Journal of Lipids

Journal of Lipids / 2020 / Article

Research Article | Open Access

Volume 2020 |Article ID 6691298 | https://doi.org/10.1155/2020/6691298

Upendo L. Msalilwa, Edna E. Makule, Linus K. Munishi, Patrick A. Ndakidemi, "Physicochemical Properties, Fatty Acid Composition, and the Effect of Heating on the Reduction of Cyclopropenoid Fatty Acids on Baobab (Adansonia digitata L.) Crude Seed Oil", Journal of Lipids, vol. 2020, Article ID 6691298, 13 pages, 2020. https://doi.org/10.1155/2020/6691298

Physicochemical Properties, Fatty Acid Composition, and the Effect of Heating on the Reduction of Cyclopropenoid Fatty Acids on Baobab (Adansonia digitata L.) Crude Seed Oil

Academic Editor: Philip W. Wertz
Received06 Oct 2020
Revised21 Nov 2020
Accepted28 Nov 2020
Published14 Dec 2020

Abstract

The baobab seed oil has been consumed by humans due to its medicinal and nutrient values for many years. However, the consumption of baobab seed oil has been perceived by different communities as a health risk caused by cyclopropenoid fatty acids (CPFAs), which are carcinogenic ingredients present in the oil. This study investigated the physicochemical properties and fatty acid profile of baobab crude seed oil collected from semiarid areas in Tanzania and determined the effects of heating on the reduction of CPFAs. The baobab seed crude oil was extracted by Soxhlet using n-hexane, and the fatty acid composition of the baobab seed crude oil was determined by gas-liquid chromatography (GLC). Since CPFAs are resistant to lower temperatures, the effect of heating on the CPFA content of baobab crude seed oil was studied at 150°C, 200°C, and 250°C. The A. digitata crude seed oil was found to contain mainly twelve essential fatty acids and two different CPFAs. The most abundant fatty acids were palmitic acid, oleic acid, and linoleic acid in all the baobab population hotspots occurring in Tanzania. There was no significant difference in most physicochemical properties and fatty acid composition across the different semiarid areas in Tanzania. The major breakdown of CPFAs occurs at 200°C, and that would be the optimal temperature recommended for the refining process of the baobab crude oil. The study recommended refining of the baobab oil at higher temperatures ranging from 200 - 250°C as the best way of reducing CPFAs.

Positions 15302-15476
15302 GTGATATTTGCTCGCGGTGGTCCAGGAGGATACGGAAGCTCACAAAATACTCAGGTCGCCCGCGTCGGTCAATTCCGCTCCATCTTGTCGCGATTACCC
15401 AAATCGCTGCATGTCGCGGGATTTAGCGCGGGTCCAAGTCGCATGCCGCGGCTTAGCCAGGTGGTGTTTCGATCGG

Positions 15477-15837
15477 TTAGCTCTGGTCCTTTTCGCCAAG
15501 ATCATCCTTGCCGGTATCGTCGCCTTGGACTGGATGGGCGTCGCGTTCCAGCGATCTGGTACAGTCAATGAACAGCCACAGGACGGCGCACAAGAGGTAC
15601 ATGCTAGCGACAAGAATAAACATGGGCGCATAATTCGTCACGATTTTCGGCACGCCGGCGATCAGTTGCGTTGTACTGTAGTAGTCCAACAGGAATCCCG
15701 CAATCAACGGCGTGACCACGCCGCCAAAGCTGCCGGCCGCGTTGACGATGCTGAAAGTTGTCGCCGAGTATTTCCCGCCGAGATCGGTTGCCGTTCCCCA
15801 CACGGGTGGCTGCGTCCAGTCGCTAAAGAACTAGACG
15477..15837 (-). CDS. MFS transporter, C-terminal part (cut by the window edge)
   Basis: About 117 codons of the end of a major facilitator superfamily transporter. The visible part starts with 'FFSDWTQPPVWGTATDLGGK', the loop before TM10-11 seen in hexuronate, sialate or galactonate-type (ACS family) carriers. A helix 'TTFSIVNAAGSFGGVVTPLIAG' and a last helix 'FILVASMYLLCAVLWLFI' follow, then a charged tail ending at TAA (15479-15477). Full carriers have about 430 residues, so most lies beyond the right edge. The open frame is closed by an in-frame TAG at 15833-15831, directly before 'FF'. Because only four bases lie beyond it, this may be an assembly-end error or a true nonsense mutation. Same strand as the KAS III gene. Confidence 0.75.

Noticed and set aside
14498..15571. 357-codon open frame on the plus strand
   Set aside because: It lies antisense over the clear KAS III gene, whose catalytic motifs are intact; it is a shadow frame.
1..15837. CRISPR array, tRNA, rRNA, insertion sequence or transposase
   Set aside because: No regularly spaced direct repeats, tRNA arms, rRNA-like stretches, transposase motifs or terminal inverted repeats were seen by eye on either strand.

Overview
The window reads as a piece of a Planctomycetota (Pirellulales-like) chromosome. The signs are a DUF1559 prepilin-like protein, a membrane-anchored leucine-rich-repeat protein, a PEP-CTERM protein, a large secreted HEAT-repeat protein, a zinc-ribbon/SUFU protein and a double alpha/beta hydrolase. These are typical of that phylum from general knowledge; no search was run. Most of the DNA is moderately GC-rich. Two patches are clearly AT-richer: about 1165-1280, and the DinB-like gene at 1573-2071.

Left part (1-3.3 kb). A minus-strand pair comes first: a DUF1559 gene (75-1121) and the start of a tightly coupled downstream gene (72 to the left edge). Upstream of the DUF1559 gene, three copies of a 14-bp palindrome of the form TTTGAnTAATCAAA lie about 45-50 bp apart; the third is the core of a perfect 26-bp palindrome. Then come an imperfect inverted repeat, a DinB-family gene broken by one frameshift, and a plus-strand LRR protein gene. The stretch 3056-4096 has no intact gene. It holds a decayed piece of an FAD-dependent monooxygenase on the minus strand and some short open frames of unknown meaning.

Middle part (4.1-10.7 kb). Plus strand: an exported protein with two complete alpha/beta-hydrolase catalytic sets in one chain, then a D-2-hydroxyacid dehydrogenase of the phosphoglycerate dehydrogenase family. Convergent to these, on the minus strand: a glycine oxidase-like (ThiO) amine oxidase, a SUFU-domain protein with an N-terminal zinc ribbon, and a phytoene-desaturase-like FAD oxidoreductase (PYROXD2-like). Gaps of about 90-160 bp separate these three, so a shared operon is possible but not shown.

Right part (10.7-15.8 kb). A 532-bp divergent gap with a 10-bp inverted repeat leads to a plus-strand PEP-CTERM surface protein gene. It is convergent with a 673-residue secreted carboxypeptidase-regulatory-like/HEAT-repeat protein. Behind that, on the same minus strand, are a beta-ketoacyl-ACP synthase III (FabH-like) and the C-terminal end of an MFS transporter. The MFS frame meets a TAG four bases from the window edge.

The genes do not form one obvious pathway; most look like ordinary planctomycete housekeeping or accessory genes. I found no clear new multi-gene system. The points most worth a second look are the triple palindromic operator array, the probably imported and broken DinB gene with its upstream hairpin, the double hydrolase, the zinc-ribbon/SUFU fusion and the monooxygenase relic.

1. Introduction

The baobab (Adansonia digitata L.) is a tree species native to the semiarid areas of Africa, Australia, and Madagascar [1]. The tree is among the eight global species of baobab in the genus Adansonia from the family Malvaceae and subfamily Bombacaceae [2]. A. digitata is one of the most important tree species of nontimber forest products (NTFPs) that significantly contribute to the food and nutrition security of rural communities [3]. For example, pulp, leaves, and seeds of the tree are rich in food nutrients such as minerals, fatty acid, and vitamins [46]. The baobab leaves are rich in calcium ranging from 307 to 2640 mg/100 g dry weight (dw) and proteins with a chemical score of 0.81 [7]. The baobab pulp is rich in vitamin C; the consumption of 40 g of baobab pulp contains more than 80 percent of the Recommended Daily Intake (RDI) of vitamin C [7], which is suitable for pregnant women. The baobab seeds and its kernels contain high lipid content ranging from11.6 to 33.3 g/100 g dw and 18.9 to 34.7 g/100 g dw, respectively [8]. The pulp and leaves exhibit antioxidant properties with higher activity in the pulp than in the leaves [7].